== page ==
The Program is Loading
I often compare the emerging, new story of supervision and leadership to the loading of a huge new program on your computer. You know — the blue status bar creeps slowly across the screen, so you go get a cup of coffee rather than staring at it for a long time.
This new story loading onto the computers we call ourselves and our organizations is contrasted thus:
• Commitment versus compliance
• Initiative versus status quo
• Communication versus need-to-know
• Engagement versus apathy
• Listening versus just telling
• Connectedness versus fragmentation
• Spirit versus emotional void
• Caring versus not caring
• Excitement versus depression
• Winning versus just getting by
The blue status bar just lurched forward a bit with the news that the U.S. Office of Personnel Management is going to widen the Federal Employee Viewpoint Survey (FEVS) out to all federal employees. It currently goes to about one-third.
(Caution: Descending into the survey results can result in a lot of time going by. The results are endlessly fascinating, and OPM has brilliantly made the data available in a way that can be sliced and diced across multiple dimensions, such as age, gender, supervisory status, HQ versus field, etc.)
OPM Director John Berry said the survey is becoming more important in how federal agencies address their challenges.
Now, let’s just stop here for a moment and have a pulse check.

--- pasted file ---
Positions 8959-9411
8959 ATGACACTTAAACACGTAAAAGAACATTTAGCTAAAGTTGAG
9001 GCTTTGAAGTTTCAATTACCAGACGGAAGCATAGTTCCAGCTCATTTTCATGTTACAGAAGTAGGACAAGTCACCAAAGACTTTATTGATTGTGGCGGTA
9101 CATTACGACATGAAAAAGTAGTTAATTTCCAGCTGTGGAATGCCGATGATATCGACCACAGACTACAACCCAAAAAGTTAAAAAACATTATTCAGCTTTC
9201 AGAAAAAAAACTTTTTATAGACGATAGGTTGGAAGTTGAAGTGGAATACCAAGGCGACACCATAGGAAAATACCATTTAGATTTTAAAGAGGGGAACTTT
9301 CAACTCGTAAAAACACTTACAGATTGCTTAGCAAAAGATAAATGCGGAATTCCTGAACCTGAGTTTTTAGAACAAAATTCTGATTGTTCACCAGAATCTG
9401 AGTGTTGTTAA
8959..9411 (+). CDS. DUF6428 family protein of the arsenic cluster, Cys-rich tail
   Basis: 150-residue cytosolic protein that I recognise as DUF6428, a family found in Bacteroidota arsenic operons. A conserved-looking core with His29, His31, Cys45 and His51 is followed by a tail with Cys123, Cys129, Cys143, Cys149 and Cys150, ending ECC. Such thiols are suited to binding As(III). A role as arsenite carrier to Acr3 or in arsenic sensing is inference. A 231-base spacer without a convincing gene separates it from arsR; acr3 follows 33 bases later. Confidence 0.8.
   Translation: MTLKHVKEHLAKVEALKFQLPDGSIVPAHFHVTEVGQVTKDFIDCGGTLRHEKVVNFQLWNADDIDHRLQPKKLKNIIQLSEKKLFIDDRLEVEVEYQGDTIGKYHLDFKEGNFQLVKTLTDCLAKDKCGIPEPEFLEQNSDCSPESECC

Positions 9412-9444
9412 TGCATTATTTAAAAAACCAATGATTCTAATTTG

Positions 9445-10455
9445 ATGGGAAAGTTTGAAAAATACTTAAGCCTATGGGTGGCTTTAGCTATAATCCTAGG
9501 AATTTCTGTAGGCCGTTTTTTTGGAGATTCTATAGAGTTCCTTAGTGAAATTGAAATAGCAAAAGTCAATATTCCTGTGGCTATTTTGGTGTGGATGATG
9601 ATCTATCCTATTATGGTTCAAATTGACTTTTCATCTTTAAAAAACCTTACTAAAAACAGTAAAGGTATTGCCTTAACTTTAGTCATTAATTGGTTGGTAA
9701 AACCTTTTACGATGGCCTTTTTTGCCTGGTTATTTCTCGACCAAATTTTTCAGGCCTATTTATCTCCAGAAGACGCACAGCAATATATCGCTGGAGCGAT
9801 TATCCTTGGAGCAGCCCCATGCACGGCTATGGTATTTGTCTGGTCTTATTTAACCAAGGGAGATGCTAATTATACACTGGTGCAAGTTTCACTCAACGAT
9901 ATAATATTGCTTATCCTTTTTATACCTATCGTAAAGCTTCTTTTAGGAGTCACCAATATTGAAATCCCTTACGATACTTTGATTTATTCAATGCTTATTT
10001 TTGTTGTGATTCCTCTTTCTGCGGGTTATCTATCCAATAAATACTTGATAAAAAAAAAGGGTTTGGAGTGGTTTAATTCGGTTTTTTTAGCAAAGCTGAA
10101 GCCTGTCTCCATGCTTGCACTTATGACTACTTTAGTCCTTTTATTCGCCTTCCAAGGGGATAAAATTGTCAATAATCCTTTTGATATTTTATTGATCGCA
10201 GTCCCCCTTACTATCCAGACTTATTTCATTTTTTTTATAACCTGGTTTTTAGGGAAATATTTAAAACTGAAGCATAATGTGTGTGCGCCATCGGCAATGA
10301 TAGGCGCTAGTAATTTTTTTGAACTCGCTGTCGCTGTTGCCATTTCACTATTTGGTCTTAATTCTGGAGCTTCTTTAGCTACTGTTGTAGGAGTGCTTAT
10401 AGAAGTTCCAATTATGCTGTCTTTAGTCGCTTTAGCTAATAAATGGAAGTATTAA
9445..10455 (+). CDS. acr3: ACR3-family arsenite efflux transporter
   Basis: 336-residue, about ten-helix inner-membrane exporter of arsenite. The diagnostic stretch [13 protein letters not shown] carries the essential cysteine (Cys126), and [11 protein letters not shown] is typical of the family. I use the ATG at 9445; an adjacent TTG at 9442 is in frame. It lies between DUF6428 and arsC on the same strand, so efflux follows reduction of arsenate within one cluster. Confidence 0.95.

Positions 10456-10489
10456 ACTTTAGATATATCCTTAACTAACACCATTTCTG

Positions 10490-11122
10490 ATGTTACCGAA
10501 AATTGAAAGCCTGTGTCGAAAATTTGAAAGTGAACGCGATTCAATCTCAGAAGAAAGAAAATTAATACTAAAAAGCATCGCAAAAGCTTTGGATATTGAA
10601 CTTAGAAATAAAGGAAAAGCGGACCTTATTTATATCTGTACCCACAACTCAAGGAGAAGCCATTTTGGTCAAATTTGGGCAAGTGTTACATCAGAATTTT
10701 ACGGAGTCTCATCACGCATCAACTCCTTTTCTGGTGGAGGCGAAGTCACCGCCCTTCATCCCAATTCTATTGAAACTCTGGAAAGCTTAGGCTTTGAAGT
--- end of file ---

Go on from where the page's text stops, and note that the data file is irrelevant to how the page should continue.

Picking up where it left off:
One interesting thing that we run into from time to time in our work is supervisors’ and leaders’ reactions to hearing the concept that they are going to receive feedback from employees reporting to them. This is often in the form of the 360-degree assessment, an instrument that is rapidly growing.
There is simply no way to comprehend the sanity or utility of such an idea if you believe supervision and leadership are about control, command, only telling, using power to punish dissenters, and most of all, that the “people stuff” in work is irrelevant.
Sorry to tell you ladies and gentlemen, this mental model is much more common than many people think. Old habits die hard.
And so, here we are in 2012 with the federal government tripling the size of one of the most powerful surveys by which the workplace, supervisors and leaders are evaluated. It’s only been around 10 years, and now it’s being rolled out to all employees.
There is an expression command-and-control types use whenever employee perceptions, recommendations or even actions come into the mix. “The lunatics are running the asylum.”
This is a dark, depressing expression on several levels. It name-calls – a very primitive defense against uncomfortable things — and it compares work to an asylum. Some other expressions you have probably heard include, “When I want your opinion I’ll ask for it,” or “That’s not your area.”
I have often said that we are living in a fascinating time. The old story of leadership is slowly, agonizingly slowly, headed toward the door, mainly through the room called retirement. Showing up in its place, and championed by Generation Y, is an entirely new mental model around what leadership and supervision are.
The voice of employees is about to get a lot louder.